Hold On to Your Hats

    In “Indiana Jones,” Harrison Ford’s eponymous character dodges boulders, escapes Nazis and nearly falls off cliffs — all while holding on to his beloved fedora.

    In fact, in the most classic Indy scenes, the archaeologist appears to prefer danger to the prospect of losing his hat. But such a reaction is understandable: His hat is pretty damn cool.

    But what if Indiana Jones had chosen his fedora over his woman? His headwear would not be merely a stylish means of protecting his scalp — it would become a character itself, a worthy competitor to the affection of real human beings.

    Leave it to the UCSD Theatre and Dance Department’s MFA candidates to bring that twist to life. Every spring, the MFA students in playwriting, directing, acting and design work together to create new plays for the Baldwin New Play festival (running until April 23), and — as the future pioneers of the theatre industry — the artists choose to break convention.

    Hence the dude and his hat.

    Joshua Brody, the director of “A Man, His Wife and His Hat” — a comedy written by MFA playwright Lauren Yee — thinks the festival is a great opportunity to witness emerging artists, especially for those who aren’t already familiar with the work of UCSD’s graduate theatre department.

    “There is so much great theatre happening right here on campus,” Brody said. “As new plays tend to be, these are a great starting place for seasoned theatergoers and newcomers alike.”

    Production begins once the playwrights finish their scripts Fall Quarter. The plays are then workshopped by directors; rehearsals begin after auditions at the end of Winter Quarter. For Brody, the production process has been exceptionally rewarding.

    “I can say with complete confidence and sincerity that this has been the most fulfilling artistic collaboration of my life,” he said.

    The other directors feel the same way. Like a summer camp production, the process has been entirely collaborative, with MFA candidates participating in every aspect.

    Anthony Luciano, the director of the Krista Knight-penned “Salamander Leviathan,” a self-described “casio-pop” style musical about what happens when an optimistic man is confronted with the devil, believes the play will have a life after the Baldwins.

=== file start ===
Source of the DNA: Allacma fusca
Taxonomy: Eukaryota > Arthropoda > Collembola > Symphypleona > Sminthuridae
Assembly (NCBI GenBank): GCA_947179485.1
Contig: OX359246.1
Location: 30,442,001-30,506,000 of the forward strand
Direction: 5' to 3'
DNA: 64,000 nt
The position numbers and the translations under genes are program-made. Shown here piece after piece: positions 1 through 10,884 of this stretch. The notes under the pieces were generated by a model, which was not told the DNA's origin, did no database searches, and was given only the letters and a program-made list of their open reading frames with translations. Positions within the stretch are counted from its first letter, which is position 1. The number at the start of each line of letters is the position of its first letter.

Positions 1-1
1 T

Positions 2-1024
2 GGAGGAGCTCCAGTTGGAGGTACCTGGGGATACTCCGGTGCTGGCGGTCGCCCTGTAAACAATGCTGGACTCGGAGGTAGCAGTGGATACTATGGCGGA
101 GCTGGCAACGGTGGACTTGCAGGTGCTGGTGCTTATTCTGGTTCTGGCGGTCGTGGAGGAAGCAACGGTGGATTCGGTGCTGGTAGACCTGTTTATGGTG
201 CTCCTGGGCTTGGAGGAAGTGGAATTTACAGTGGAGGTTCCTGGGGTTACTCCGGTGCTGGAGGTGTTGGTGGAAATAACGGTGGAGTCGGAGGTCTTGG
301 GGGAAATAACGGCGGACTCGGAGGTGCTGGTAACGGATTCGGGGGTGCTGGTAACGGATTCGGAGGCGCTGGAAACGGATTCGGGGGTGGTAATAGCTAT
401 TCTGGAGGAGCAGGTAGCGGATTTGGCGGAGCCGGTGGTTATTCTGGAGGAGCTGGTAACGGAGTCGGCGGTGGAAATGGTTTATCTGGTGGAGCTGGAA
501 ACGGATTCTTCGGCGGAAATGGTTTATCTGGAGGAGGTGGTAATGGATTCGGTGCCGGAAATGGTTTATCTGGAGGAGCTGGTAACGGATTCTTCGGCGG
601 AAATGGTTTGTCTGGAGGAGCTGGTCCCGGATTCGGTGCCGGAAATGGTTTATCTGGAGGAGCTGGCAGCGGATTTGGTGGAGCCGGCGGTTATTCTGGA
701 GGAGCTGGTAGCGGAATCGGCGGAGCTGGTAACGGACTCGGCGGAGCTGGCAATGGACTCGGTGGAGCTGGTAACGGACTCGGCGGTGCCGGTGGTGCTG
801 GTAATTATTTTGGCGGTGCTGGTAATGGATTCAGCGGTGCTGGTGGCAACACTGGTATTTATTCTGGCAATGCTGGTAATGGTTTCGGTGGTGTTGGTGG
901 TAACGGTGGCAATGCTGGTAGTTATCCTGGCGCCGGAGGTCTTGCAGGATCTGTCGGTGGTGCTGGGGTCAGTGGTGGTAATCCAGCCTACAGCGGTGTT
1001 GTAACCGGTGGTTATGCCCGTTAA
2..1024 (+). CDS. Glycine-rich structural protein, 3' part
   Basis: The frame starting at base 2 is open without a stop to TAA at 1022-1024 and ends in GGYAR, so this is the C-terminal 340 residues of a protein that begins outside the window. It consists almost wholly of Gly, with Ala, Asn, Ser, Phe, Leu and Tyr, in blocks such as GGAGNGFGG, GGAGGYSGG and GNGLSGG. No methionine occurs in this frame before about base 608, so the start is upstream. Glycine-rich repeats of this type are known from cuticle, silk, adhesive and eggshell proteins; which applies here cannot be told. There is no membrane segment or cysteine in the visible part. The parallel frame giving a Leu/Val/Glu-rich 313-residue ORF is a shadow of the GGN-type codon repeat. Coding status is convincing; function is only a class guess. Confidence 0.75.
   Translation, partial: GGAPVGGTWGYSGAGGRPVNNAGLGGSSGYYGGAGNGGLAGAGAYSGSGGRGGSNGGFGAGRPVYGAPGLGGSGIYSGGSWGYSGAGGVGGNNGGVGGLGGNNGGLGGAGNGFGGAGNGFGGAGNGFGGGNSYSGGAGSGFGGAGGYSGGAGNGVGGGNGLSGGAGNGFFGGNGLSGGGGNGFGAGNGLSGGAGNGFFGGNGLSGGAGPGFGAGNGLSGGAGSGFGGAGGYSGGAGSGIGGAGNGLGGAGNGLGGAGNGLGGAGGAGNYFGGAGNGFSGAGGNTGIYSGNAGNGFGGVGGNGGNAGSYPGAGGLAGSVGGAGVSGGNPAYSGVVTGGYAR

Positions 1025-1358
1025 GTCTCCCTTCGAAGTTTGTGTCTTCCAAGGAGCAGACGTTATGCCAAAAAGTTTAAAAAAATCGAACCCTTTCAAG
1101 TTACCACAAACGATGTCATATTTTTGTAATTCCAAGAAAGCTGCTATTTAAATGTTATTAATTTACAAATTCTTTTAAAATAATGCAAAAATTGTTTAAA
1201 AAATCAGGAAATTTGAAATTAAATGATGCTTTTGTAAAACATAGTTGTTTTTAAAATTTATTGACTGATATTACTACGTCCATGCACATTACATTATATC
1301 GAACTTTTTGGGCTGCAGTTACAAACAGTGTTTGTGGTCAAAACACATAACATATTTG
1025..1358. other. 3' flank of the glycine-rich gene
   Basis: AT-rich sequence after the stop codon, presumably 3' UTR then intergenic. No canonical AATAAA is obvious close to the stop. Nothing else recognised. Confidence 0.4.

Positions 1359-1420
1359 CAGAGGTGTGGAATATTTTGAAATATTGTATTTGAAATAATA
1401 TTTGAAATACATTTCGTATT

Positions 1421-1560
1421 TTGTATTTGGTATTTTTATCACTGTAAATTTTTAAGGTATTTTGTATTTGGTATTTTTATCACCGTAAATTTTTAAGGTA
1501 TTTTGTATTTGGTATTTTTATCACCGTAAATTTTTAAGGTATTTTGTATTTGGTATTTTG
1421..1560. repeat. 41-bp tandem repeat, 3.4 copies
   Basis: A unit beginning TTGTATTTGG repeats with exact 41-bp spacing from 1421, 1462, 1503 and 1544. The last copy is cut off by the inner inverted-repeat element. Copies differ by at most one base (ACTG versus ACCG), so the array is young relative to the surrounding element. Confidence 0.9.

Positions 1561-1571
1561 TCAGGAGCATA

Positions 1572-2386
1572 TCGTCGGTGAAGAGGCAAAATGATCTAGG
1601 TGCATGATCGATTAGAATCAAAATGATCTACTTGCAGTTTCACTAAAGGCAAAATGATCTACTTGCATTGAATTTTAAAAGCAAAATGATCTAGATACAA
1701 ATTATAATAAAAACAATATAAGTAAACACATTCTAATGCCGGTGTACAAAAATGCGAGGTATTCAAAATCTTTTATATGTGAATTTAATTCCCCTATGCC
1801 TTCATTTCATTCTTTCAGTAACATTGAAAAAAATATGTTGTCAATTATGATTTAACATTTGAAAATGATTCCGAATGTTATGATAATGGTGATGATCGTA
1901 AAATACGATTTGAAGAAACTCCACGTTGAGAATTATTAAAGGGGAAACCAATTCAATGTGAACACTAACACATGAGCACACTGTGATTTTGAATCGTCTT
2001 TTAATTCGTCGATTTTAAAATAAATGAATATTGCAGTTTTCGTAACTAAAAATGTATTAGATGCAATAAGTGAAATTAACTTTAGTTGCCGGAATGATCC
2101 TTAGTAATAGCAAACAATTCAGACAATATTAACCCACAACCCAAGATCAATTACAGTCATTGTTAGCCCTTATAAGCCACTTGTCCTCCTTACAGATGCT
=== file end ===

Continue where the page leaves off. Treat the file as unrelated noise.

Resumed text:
“None of us think this is going to be the last time we do this play together,” he said. “It’s cool to be part of something that you think will move forward.”

    The same optimistic attitude has tamed the directors’ traditional pre-show jitters.

    “It’s funny; I know I should be nervous,” Brody said. “Normally by this point in a process I’m having anxiety nightmares … over the prospect of opening night approaching. This time? With ‘A Man, His Wife and His Hat?’ I feel an overwhelming sense of calm. I have complete trust in everyone who’s working on the project, so it just feels like it’s going to work out.”

    If anything, the content of the plays themselves are varied enough to entertain audiences of all kinds.

    Larissa Lury’s “Small Prophecies,” written by David Myers, deals with the trials of parenthood and growing up. The director describes it as “a 14-year-old boy, his friends, his parents and an incident of some consequence.”
    Lury said that the powerful story has the capacity to reach a wide variety of theatregoers.

    “I would say it is about trying to be who you are in the world, and whether or not you want to be that person once you think you’ve discovered who that is,” Lury said. “And whether or not you have any choice either way.”
    “Salamander Leviathan” is like the raucous brother of the bunch. The play is a rock ‘n’ roll musical, with tunes written by Arkansas native Barry Brinegar.

    The composer, who also leads the band David’s Pegasus, penned music that director Luciano believes is “loud, fun and really earnest.”

    It’s the first musical Luciano has directed, though music has still found a place in his previous work. (A veteran of Shakespearean theatre, the director sneaked live music into his production of “The Tempest.”)

    Even though the play sports some familiar traits — the delta-blues score and sell-your-soul-to-the-devil narrative — Luciano says that it also reflects the state of the world today (all with a “super hot” cast).

    “The play proposes a question that is really pertinent right now. It feels like the world is a little strange… it feels as if any sort of positive change is impossible,” Luciano said. “I think the play is really surprising because it remains hopeful. But it’s not in any way adolescent or idealistic. It recognizes that change is still possible but it recognizes that it comes at a great cost.”

    Brody’s “A Man, His Wife and His Hat” — a feel-good story intended to emphasize the value of human life — is lighter-hearted.

    “Our play is like a hug, a really great hug,” Brody joked. “Only maybe you were crying a little before it hugged you. And then it hugged you and you cried onto its shoulder a little. But then you started laughing. And then you laughed really hard. All while it was hugging you. And then it let you go and you just felt better about the world.”

    Amidst the laughs and fedoras, Brody promises plenty of introspection.

    “It’s also a play about love and the search for yourself,” he said. ‘These are important things, lest we forget. I’m a hopeless romantic in many ways, and this play satisfies both my need for the importance of love and the snarky comedy of the ‘Family Guy’ era.”

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